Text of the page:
mil-friendschoolSince August 2009, and the passage of the historic Post-9/11 G.I. Bill, a significant number of institutions of higher learning have used catchy logos to identify their schools as “military-friendly” or “best of the best [for Vets].” Most often, you’ll see this designation in paid advertising, but what does having a “military-friendly” logo really mean to student Veterans or their family members? I’d like to offer some advice to Veterans and Servicemembers, as well as the professionals in higher education who work to support those who have served our nation.

Whether you’re a current student attending classes at a brick-and-mortar institution or enrolled in an online program, you may encounter ads that feature logos labelling a school “military-friendly,” possibly in a Veteran-related magazine or an issue of the Army Times. The Military Times Edge “Best for Vets Colleges,” G.I. Jobs Magazine’s “Military Friendly Schools,” U.S. Veterans Magazine’s “Best of the Best” and Military Advanced Education’s “Military-Friendly Colleges & Universities”—to name a few—function as catchy recruiting tools for many institutions around the world.

But, what if a college or university doesn’t have the budget to advertise to military students in some of these publications? Does that make them any less military-friendly? What if a college or university spends thousands of dollars per month on lead-generating agencies, aggressive recruiting and marketing directed at military students? Does it make them more military-friendly  than the competition?

To my brothers and sisters who are currently serving or who have served: Don’t let a catchy graphic influence your choice of school. The time spent researching the right college or university to meet your needs is extremely important. I would suggest looking at institutions that provide support both on campus or online to their Veterans and Servicemembers.

Before registering, ask questions such as:

  • Does the school have a Veteran’s center or club?
  • How many other Veterans attend this institution?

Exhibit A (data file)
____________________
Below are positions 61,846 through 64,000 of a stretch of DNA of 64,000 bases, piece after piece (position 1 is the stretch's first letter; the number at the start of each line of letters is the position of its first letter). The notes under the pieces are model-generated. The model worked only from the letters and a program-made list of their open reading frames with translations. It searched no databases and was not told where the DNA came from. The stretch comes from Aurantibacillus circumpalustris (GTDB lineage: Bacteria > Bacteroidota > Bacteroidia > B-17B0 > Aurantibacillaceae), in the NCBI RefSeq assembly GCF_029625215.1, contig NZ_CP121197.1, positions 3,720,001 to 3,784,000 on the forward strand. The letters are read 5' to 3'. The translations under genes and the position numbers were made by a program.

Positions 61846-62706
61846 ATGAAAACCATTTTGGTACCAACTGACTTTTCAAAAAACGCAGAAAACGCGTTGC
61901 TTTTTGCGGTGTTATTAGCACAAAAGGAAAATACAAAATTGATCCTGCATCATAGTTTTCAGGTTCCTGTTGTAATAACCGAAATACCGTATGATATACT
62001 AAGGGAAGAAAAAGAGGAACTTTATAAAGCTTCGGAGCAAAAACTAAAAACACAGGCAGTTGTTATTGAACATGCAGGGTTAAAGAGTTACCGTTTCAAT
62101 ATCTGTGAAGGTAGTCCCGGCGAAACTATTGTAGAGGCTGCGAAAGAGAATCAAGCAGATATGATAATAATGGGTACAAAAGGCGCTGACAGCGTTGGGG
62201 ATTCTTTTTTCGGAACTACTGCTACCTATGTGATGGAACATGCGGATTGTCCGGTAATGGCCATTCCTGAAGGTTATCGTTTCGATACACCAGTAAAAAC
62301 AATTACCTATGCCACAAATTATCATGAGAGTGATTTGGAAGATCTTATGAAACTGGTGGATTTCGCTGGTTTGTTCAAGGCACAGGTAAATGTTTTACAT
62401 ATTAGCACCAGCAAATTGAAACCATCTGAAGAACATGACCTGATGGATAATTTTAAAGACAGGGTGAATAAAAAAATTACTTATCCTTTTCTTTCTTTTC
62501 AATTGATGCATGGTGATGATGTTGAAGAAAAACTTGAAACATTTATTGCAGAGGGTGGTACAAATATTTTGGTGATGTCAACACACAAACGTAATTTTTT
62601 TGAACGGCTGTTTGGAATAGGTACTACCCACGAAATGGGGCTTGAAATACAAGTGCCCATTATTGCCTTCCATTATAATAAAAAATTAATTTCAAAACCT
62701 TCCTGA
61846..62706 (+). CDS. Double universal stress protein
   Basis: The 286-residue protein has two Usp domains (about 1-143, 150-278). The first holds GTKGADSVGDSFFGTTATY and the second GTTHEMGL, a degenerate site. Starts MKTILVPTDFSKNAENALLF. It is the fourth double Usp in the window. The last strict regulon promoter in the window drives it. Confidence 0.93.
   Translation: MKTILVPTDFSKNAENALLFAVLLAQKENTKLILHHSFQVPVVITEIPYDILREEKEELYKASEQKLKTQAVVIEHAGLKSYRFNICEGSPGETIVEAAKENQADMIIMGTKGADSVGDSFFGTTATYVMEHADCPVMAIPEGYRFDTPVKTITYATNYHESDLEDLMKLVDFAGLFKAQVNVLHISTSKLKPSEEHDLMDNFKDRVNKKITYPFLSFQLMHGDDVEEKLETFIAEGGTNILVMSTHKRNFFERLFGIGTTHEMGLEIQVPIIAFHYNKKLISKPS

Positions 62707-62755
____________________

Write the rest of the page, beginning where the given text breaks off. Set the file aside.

• Does the school have priority scheduling?
  • Will it accept all of your military education and training credits from your Joint Services Transcript?
  • What is the policy for withdrawing due to a deployment or mobilization?

The designators you see in magazines or online are great, but it’s important to take the time and do the research to determine if the institution really is military-friendly.

To my colleagues and professionals in higher education: Don’t be fooled by the designators. Not having a certain designation  doesn’t mean that your faculty and staff on campus or your student Veterans organizations are going to do any more or less on your behalf. Contrary to popular belief, most publishing agencies want your money for advertising, and this is why they created separate “military-friendly” logos.

You and others will know that you are military-friendly if you do the “right thing” and provide the best education and services to help your Veterans and Servicemembers succeed while enrolled and after graduation. You don’t need an ad in a magazine or that “Best for Vets” logo to prove it. Just do it. Our Veterans and Servicemembers deserve the very best–don’t base your institution’s performance on rankings or logos.

For the last six years, I have attended numerous professional development and recruitment events for Veterans and Servicemembers. It’s interesting to note that at one annual conference I attend, many institution hava a “military friendly” flyer or display on their table. If you don’t have one, you may feel left out. But, should you?